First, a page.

Bibliography among the Disciplines, a four-day international conference, will bring together scholarly professionals poised to address current problems pertaining to the study of textual artifacts that cross scholarly, pedagogical, professional, and curatorial domains. The conference will explore theories and methods common to the object-oriented disciplines, such as anthropology and archaeology, but new to bibliography. The program aims to promote focused cross-disciplinary exchange and future scholarly collaborations. Bibliography among the Disciplines is supported by the Andrew W. Mellon Foundation, and organized by the Andrew W. Mellon Fellowship of Scholars in Critical Bibliography at Rare Book School.

Call for Articles | Transatlantic Literary and Cultural Relations

Posted in Calls for Papers by Editor on September 16, 2016

Transatlantic Literary and Cultural Relations, 1776 to the Present
Special Issue of The Wenshan Review of Literature and Culture 11.2 (June 2018)
Guest Editors: Li-hsin Hsu and Andrew Taylor

Articles due by 30 June 2017

This special issue The Wenshan Review of Literature and Culture seeks essays of 6,000 to 10,000 words engaged in debate around historical, cultural, and literary issues in the Atlantic World. Whilst national narratives have often sought to assert the truth of universal values, a more self-conscious focus upon the methodological framework of the transnational Atlantic world concerns itself explicitly with ways in which diverse and competing local or national paradigms might contest the kinds of ideological assumptions that underwrite narratives of progress, civilisation and modernity. The editors are keen to receive submissions that explore what happens when the assumptions of a nationalistic model of doing literary and cultural criticism, in which geography is allegorised as the autonomous locus of all possible meaning, are challenged by forms of encounter and contagion that disrupt and expand our frames of interpretation. How might the Atlantic space map a series of textual disruptions and contagions during the period? In what ways does transatlanticism open up possibilities for thinking about literary comparison as a critical practice? How do the crossings of people, objects and ideas complicate our sense of literary and intellectual inheritance? What kinds of relationship does the Atlantic world have with other spatial paradigms—the Pacific, the Orient, Australasia? The essays in this special issue seek to explore the meshed networks of interaction—aesthetic, ideological, material—that constitute the space of Atlantic exchange. This, we hope, will result in a wide-ranging, geographically diverse collection that displays much of the best research being undertaken in this exciting and vibrant field.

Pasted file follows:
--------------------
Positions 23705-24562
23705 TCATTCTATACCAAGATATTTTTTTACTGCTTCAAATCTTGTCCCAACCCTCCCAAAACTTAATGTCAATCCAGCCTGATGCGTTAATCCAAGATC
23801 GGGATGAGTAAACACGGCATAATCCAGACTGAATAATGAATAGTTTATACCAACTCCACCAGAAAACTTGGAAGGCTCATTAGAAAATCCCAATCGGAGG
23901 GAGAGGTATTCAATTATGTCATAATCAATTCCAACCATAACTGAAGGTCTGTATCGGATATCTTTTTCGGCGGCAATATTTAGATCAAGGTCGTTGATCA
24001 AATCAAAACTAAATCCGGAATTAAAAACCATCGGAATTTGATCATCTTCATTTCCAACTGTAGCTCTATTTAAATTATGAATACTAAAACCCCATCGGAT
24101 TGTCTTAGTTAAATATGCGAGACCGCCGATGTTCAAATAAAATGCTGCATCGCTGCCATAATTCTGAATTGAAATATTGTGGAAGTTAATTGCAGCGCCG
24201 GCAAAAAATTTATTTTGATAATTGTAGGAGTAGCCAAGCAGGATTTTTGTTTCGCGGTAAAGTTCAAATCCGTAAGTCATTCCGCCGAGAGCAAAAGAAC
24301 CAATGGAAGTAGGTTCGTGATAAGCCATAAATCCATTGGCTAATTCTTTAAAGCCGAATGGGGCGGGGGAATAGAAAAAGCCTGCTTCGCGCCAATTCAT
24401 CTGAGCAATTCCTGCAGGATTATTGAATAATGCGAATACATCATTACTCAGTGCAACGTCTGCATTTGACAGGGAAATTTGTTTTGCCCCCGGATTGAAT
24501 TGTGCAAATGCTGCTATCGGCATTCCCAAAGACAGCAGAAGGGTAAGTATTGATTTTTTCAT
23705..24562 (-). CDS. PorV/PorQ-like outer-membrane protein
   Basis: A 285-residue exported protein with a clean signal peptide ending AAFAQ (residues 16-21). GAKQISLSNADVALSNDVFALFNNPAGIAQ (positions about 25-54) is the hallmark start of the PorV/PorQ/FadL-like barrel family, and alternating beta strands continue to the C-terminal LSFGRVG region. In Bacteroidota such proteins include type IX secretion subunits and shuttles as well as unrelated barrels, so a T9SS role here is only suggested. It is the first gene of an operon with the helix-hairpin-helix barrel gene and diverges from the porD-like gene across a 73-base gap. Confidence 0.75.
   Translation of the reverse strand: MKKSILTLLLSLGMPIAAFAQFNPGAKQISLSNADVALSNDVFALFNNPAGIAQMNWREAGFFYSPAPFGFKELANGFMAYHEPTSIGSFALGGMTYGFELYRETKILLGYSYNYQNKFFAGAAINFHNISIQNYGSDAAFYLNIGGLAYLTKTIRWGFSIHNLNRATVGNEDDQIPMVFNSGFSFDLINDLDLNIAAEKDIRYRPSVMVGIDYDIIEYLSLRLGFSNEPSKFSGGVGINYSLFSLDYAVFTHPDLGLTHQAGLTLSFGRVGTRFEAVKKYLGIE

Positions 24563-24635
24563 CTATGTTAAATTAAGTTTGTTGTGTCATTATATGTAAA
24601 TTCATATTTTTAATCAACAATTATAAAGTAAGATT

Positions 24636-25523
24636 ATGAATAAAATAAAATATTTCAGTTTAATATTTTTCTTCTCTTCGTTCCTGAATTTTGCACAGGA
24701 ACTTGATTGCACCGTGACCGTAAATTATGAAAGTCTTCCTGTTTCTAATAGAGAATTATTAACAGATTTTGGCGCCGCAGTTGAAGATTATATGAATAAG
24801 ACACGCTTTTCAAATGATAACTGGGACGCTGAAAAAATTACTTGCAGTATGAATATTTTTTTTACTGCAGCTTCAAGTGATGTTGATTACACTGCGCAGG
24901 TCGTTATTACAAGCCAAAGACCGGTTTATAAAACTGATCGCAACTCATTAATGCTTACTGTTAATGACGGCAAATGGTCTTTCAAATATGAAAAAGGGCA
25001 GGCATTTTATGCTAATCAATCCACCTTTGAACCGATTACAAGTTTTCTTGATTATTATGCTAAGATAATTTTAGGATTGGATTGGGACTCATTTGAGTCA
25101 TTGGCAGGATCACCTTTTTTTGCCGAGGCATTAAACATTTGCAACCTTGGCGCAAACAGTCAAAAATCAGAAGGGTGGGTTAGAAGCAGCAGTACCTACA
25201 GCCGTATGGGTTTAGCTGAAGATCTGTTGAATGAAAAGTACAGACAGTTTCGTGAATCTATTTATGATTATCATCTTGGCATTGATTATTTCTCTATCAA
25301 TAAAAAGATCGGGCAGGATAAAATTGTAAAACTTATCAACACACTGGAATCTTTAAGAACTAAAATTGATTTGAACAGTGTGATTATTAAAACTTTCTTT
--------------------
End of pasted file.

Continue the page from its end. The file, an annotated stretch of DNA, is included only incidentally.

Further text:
Possible areas of interest may include, but are not limited to:
• ecology and landscape
• migration and travel
• nature and nation
• Asia/Orientalism and transatlanticism
• social reform
• class and conflict
• gender and sexuality
• art and aesthetics
• slavery and empire
• science and technology
• nationalism and cosmopolitanism

The Wenshan Review of Literature and Culture (www.wreview.org) is a Scopus-indexed journal of interdisciplinary nature based in the Department of English, National Chengchi University, Taipei, Taiwan. Please follow the submission guidelines to submit articles online by 30 June 2017.

Li-hsin Hsu is Assistant Professor of English at National Chengchi University, Taipei, Taiwan. She holds a PhD in Transatlantic Romanticism from the University of Edinburgh and specialises in transatlantic studies, ecocriticism, and Orientalism. She received the 2014 Emily Dickinson International Society (EDIS) Scholar in Amherst Award and has published in journals such as Symbiosis: A Transatlantic Journal and The Emily Dickinson Journal.

Andrew Taylor is Senior Lecturer and Head of English Literature at the University of Edinburgh. He specialises in 19th- and 20th-century North American literature and intellectual history and has an interest in the intersection of historiography and contemporary American fiction. He’s the author of Henry James and the Father Question (Cambridge UP, 2002), Thinking America: New England Intellectuals and the Varieties of American Experience (U of New Hampshire P, 2010), and co-author of Thomas Pynchon (Manchester UP, 2013). He’s the co-editor of several books including Transatlantic Literary Studies: A Reader (Johns Hopkins UP, 2007), Stanley Cavell: Literature, Philosophy, Criticism (Manchester UP, 2012), and Stanley Cavell, Literature and Film: The Idea of America (Routledge, 2013). An awardee of the Leverhulme Trust Project Grant, Dr Taylor is a series editor of the Edinburgh Critical Studies in Atlantic Literatures and Cultures, published by Edinburgh UP.